Handling Potential Side Effects From Your Cat’s Non-Core Vaccinations

cats non core vaccine

Photo by Helena Lopes


Handling Potential Side Effects From Your Cat’s Non-Core Vaccinations

Vaccinations are one of the best ways to protect your cat from infections and viruses. Here in Australia, these are broken down into “core” and “non-core” vaccines. Core vaccinations are those considered essential for all cats, while non-core vaccines are optional and usually recommended based on a cat’s individual risk level, which can be impacted by where you live, whether your cat comes into regular contact with other animals and their overall health. If you opt for your cat to receive any non-core vaccines, it’s important to be aware of the vaccine side-effects they might experience and how to handle them if they do occur.

Why do side effects happen?

When your cat receives a vaccination, their immune system is stimulated to fight the infection. However, this can result in side effects. Normally, side effects are mild and show up quickly, lasting for around one to two days after your cat has had their injections.

Possible side effects to look out for

Non-core vaccinations are usually only given to cats that go outdoors or are especially at risk. The non-core vaccinations protect against Chlamydia, Feline Leukaemia, and Feline Immunodeficiency. Common side effects your cat may develop include:

• sensitivity at the injection site

• fever

• loss of appetite

• fatigue

Your cat could also develop more serious side effects, such as:

• weakness

• difficulty breathing

• vomiting

• diarrhoea


Cats can also develop uncommon side effects, such as:

• temporary limping

• sarcomas or tumours

Sarcomas at the injection site are fairly rare. Early detection can often result in the tumour being successfully removed, so it’s important to monitor your cat and make sure they recover from their vaccinations successfully.

If your cat’s side effects last for more than two days, make an appointment with your vet immediately.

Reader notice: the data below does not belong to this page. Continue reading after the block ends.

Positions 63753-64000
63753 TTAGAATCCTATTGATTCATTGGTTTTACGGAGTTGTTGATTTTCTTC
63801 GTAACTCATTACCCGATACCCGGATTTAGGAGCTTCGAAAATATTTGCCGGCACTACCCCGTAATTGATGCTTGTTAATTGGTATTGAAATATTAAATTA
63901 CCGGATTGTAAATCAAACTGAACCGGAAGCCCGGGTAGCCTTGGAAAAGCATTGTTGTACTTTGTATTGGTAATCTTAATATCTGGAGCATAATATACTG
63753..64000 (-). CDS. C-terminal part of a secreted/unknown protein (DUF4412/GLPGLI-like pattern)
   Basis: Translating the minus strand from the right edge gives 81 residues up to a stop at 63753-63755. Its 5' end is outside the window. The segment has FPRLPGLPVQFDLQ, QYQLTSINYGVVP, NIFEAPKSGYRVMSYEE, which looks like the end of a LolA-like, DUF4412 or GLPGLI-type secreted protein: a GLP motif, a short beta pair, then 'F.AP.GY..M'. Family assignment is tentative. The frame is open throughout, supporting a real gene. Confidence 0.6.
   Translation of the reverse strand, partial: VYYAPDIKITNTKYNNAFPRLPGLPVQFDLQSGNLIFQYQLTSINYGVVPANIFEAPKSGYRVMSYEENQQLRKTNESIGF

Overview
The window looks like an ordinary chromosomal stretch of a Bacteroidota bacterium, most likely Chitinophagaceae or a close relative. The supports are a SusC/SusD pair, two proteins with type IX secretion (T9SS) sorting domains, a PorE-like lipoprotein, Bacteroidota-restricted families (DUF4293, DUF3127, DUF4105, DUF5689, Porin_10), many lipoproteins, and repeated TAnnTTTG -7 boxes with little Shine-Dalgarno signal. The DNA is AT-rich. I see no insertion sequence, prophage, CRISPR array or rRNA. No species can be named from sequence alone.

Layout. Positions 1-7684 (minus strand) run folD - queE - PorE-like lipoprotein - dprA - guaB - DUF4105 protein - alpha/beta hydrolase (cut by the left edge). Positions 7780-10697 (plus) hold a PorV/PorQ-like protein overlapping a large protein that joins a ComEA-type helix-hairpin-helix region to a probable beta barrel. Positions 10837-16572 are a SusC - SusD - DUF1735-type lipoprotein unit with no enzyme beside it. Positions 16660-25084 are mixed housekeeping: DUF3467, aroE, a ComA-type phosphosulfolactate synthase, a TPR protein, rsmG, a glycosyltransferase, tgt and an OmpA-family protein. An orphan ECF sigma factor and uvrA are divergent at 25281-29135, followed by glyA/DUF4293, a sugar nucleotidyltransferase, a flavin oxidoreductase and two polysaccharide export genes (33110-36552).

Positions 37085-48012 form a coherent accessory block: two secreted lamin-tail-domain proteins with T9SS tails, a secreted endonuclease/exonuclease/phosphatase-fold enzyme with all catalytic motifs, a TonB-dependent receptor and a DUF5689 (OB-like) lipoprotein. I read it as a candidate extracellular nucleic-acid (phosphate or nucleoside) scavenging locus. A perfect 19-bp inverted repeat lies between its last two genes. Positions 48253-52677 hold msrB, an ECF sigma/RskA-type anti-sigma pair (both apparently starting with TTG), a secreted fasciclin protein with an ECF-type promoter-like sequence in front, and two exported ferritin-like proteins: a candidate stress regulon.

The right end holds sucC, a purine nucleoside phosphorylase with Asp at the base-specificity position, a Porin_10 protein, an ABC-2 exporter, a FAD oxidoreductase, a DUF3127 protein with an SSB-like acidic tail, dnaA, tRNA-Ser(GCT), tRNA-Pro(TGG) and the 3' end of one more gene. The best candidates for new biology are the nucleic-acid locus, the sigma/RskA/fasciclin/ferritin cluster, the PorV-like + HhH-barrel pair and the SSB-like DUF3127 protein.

Side effects from the Chlamydia vaccination

The Chlamydia bacteria can cause cats to suffer feline chlamydiosis, resulting in symptoms resembling conjunctivitis and an upper respiratory infection. Infections are generally spread through direct or close contact with infected cats.

Potential side effects of the vaccine may include:

• lethargy

• tenderness or hair loss at the injection site

• slight fever


Side effects from the Feline Leukaemia Virus vaccination

Feline Leukaemia attacks your cat’s immune system, making them more susceptible to other severe infections. It’s usually spread by sharing food and water bowls, mating, fighting, or mutual grooming with infected cats. Vaccination is considered only partially effective and is only administered to outdoor cats in high-risk areas, when the benefits of vaccinating outweigh the risks.

Potential vaccine side effects may include:

• tenderness or hair loss at the injection site

• lethargy

• slight fever

• injection site sarcomas

Side effects from the FIV vaccination

Feline Immunodeficiency Virus (FIV/Feline Immunodeficiency) is a blood-borne viral infection that affects your cat’s immune system. It’s usually spread by bite wounds or from an infected mother cat to her kittens. Around 15-30% of cats test positive for FIV in Australia each year.

Potential vaccine side effects may include:

• tenderness or hair loss at the injection site

• lethargy

• slight fever


What to do if you spot any side effects

Most cats will only experience mild vaccine side effects, if any, but in rare cases more serious side effects can occur. If your cat does experience serious side effects, the symptoms will usually happen almost immediately after the vaccination is administered. For this reason, it’s a good idea to stay at the vets for around 20 minutes after your cat has had their vaccinations, so you can monitor them for any reactions before going home.

Most side effects occur within 24 hours of the vaccination, so keep an eye on your cat and make sure they get plenty of rest. Any mild side effects will usually clear up within a few days, but they’re still worth raising with your vet, as these side effects can become more severe with subsequent vaccinations.


When to see your vet

If your cat’s mild side effects haven’t cleared up within two days, make an appointment with your vet. Or if your cat displays any serious side effects, you should contact your vet immediately, as this is a serious emergency.

Vaccinating your cat is vital to protect them and, with some careful planning, you’ll be ready to spot any side effects if they occur. The benefits of vaccinations do outweigh the risks, but it’s important to be prepared. You can find more information about vaccinations and caring for your cat on our petcare blog.


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